In the East Sulla faces more impossible circumstances. He has no money, because Rome is broke, so he has to loot the local temples (and Athens, once he sacks it). He takes the city in a brutal siege, then smashes two gigantic Pontic armies that grossly outnumber him using novel tactics that negate their numbers, including perhaps the first recorded use of on field palisades and field artillery in battle. He does what he can to wrap the war up quickly, setting matters right in Greece and Asia, then heads home to take on foes who grossly outnumber him again. He wins battle after battle, culminating in his greatest victory outside the Colline Gate, where he defeats a battle hardened force of Roman legions outnumbering him at least 2 to 1. His army is literally pinned against the gates of Rome, and exhausted from their night march to get there in time to save the city.

After the war is wom, Sulla once more has to piece together the broken husk of Rome's empire. He reforms the government in all manner of novel and clever ways, albeit ones that are going to be hard to outlast him, creates the first professional and state run purge of undesirables, fostering a climate of fear that prevents rebellion. He solves innumerable problems facing Rome, then willingly gives up absolute power and goes off to the countryside to retire. As a general there's really no question, he runs circles around Phillip. Phillip had the happy fortune of being born a King. Sulla was born with a noble bloodline, but no money or influence whatever. His branch of the family was totally destitute, and he grew up almost on the streets, amid the poor and low classes. He finished his career the ruler of the most powerful Empire in the world at the time.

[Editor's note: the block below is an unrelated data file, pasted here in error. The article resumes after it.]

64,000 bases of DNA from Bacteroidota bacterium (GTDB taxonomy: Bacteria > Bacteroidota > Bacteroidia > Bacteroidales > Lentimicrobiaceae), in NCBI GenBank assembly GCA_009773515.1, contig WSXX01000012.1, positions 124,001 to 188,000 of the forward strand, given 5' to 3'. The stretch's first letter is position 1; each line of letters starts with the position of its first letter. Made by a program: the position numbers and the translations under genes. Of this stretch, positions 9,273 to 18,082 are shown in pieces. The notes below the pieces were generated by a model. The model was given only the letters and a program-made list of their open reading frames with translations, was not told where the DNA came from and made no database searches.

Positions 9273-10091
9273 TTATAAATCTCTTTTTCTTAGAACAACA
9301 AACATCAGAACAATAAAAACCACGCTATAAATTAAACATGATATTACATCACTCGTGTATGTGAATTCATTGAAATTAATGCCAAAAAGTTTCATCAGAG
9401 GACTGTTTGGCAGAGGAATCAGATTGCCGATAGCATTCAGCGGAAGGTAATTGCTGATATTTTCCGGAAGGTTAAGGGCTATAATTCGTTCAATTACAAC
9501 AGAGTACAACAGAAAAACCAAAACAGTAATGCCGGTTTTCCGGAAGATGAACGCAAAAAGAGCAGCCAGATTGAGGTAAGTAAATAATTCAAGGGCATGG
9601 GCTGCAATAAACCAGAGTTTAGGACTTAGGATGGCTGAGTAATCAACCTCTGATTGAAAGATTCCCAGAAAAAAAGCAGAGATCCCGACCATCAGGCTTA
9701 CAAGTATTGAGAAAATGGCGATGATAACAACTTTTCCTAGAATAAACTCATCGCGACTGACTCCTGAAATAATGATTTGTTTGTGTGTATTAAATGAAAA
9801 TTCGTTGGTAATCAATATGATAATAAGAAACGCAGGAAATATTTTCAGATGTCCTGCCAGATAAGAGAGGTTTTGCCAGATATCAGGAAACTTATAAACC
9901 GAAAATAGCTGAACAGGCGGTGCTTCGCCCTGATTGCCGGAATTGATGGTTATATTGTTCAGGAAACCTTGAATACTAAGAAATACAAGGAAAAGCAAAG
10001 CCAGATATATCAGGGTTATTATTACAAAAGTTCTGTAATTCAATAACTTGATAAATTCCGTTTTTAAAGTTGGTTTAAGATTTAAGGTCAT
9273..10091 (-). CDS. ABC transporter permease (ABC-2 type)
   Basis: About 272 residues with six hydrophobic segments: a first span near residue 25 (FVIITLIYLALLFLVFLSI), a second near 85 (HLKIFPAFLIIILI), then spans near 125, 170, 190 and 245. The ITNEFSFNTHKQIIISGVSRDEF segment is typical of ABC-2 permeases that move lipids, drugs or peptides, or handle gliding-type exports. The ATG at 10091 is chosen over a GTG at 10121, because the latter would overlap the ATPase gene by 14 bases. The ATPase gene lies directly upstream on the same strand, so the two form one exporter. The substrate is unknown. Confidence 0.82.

I'll begin by mentioning or going over one or two things you've written before going into my "pro-Philip" opening discourse.

Firstly, I doubt that the 8+ personal legions Sulla had under his own command could be considered a "paltry force". Nor was the 30,000 strong force he moved into Greece with [plus the legion of reinforcements he received].

This was not the first recorded use of field palisades or field artillery in battle. We see the Thebans erecting palisades against Alexander. And we see Onomarchus use field artillery against Philip, plus Alexander use it offensively against the Scythians.

For the Colline Gate, do we have any indication of the size of Sulla's army and that of his opponent's? And wasn't it just another infantry slugfest where his right wing won but he left wing lost? Not really indicative of great generalship, even for him.

You're factually incorrect about Philip as having being born a king. He was the third brother, and probably not expecting in anyway to actually take the throne. Even during the crisis of 359 BC after the death of his brother, historians are unsure whether he was announced king or acted as regent for his nephew. Regardless, Philip didn't have much money or influence for a king either. The picture you're trying to paint is one of a leader who assumes command of a centralised and stable state with an army, plenty of money in the treasury and loyal servants, when it was the complete opposite.